Americans with Disabilities Act: Underlying Structural Philosophies

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This essay will examine the intent and the consequences of the Americans with Disabilities Act. Particular attention will be paid to the philosophical underpinnings of the legislation, the scope of the Act as implemented by Congress and interpreted by the United States Supreme Court, and whether the American people would be better served with a more carefully drafted and narrowly applied scheme of disability legislation.


As a preliminary matter, it is necessary to define what is meant by the American with Disabilities Act. This can be a daunting task, given the fact that reasonable people disagree about the scope of the Act's mandate. Most generally, the Act was conceived of as a sort of supplementary legislation for the previously enacted Civil Rights Act. The Civil Rights Act did not address issues such as employment discrimination and accommodations discrimination in the context of mental and physical disabilities. Thus, in many ways, the Americans with Disabilities Act was designed to supplement the Civil Rights Act by extending Congressional support to people with disabilities. Significantly, the general concept received widespread partisian support; indeed, when signing the bill, George H. W. Bush, a Republican President, stated,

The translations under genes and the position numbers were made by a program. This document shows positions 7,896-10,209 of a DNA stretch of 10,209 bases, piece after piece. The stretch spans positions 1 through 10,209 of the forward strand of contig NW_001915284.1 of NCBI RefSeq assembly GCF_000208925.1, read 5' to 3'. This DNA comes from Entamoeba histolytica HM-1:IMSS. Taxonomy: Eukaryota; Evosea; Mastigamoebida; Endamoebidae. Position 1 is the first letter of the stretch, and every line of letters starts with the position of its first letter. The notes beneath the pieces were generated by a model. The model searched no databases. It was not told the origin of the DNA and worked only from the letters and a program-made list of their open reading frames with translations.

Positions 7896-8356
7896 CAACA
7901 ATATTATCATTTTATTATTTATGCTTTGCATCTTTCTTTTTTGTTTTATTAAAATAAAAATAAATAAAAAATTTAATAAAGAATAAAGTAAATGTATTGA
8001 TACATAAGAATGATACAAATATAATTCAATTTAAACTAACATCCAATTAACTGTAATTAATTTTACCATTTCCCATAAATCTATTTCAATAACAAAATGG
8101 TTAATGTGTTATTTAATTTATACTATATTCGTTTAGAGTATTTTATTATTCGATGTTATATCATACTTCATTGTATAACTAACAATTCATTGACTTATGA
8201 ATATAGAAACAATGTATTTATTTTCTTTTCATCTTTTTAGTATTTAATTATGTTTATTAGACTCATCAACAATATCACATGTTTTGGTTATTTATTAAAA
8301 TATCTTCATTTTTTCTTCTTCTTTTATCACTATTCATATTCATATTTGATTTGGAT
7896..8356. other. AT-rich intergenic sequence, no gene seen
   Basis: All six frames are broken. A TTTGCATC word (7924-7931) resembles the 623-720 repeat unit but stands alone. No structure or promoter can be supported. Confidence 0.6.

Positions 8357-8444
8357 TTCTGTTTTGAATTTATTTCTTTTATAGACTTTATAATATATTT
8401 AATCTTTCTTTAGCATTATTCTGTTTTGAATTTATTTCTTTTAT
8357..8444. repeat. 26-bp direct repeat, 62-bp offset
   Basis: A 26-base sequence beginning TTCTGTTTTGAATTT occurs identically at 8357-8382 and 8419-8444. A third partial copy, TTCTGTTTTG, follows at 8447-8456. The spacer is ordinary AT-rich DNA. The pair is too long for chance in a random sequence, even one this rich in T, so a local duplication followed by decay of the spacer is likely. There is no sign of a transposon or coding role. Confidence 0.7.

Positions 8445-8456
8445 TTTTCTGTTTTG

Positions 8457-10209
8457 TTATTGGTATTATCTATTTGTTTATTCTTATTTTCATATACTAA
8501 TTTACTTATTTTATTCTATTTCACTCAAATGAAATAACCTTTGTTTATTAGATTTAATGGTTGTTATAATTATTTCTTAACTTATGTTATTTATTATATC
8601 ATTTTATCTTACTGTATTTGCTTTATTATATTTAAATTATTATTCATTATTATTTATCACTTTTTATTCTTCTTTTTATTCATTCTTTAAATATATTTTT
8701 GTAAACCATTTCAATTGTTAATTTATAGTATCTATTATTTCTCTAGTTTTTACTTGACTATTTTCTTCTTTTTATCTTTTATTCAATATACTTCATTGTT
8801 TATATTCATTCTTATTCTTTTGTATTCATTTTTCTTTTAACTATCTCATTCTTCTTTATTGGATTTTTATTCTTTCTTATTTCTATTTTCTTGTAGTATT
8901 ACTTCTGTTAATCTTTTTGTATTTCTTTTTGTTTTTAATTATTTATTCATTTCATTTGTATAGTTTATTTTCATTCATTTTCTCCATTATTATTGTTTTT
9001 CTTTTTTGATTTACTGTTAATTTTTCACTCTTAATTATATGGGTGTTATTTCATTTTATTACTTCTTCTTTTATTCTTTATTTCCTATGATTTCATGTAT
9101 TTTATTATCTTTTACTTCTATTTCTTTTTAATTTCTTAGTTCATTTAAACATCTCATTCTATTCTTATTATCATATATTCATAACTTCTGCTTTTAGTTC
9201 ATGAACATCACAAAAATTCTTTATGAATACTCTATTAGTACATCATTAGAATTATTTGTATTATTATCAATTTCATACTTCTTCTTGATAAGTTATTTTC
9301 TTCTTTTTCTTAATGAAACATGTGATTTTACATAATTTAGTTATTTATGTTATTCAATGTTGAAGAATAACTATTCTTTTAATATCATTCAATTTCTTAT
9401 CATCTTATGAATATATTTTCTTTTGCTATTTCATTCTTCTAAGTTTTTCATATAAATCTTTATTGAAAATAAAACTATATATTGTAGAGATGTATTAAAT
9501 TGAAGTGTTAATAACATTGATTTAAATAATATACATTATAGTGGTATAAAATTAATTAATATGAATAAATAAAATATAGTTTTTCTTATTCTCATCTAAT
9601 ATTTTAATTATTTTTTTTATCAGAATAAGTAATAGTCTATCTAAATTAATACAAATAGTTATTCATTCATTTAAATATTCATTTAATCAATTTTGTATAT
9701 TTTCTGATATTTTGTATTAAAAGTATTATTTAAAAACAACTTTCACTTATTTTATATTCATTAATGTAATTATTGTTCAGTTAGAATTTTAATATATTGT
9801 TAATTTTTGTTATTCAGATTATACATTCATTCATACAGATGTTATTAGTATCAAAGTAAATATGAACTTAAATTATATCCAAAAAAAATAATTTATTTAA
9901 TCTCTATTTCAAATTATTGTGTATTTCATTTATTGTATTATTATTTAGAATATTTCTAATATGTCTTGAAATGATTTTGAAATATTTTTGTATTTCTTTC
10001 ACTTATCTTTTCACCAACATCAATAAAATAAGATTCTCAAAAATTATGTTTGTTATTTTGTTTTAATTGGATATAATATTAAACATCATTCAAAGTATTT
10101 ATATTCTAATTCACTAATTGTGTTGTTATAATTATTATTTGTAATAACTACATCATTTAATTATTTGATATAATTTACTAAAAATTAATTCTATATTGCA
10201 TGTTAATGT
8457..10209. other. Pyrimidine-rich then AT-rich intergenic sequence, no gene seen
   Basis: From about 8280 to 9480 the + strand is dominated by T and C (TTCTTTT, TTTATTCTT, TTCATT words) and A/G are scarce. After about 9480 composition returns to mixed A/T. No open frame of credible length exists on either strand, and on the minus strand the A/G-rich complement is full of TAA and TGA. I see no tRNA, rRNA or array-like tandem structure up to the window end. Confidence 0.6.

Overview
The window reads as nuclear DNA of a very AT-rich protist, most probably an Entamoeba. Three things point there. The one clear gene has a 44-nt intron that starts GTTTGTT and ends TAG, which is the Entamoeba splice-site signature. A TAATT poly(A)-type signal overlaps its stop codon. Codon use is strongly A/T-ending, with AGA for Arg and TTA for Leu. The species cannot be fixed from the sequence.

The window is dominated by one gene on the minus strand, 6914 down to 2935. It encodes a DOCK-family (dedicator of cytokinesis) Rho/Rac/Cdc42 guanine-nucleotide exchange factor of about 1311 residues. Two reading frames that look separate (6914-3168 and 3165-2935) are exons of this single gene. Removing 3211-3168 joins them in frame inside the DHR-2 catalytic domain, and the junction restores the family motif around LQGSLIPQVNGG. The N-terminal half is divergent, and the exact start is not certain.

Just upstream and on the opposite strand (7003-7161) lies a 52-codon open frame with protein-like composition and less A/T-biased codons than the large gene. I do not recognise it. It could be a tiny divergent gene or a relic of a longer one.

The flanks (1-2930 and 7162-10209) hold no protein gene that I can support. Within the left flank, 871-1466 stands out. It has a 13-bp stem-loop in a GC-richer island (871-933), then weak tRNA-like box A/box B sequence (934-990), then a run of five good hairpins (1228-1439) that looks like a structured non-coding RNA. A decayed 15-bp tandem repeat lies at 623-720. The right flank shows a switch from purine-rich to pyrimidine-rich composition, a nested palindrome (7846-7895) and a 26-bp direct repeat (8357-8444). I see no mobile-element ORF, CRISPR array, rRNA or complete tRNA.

I know there may have been concerns that the ADA may be too vague or too costly, or may lead endlessly to litigation. ...
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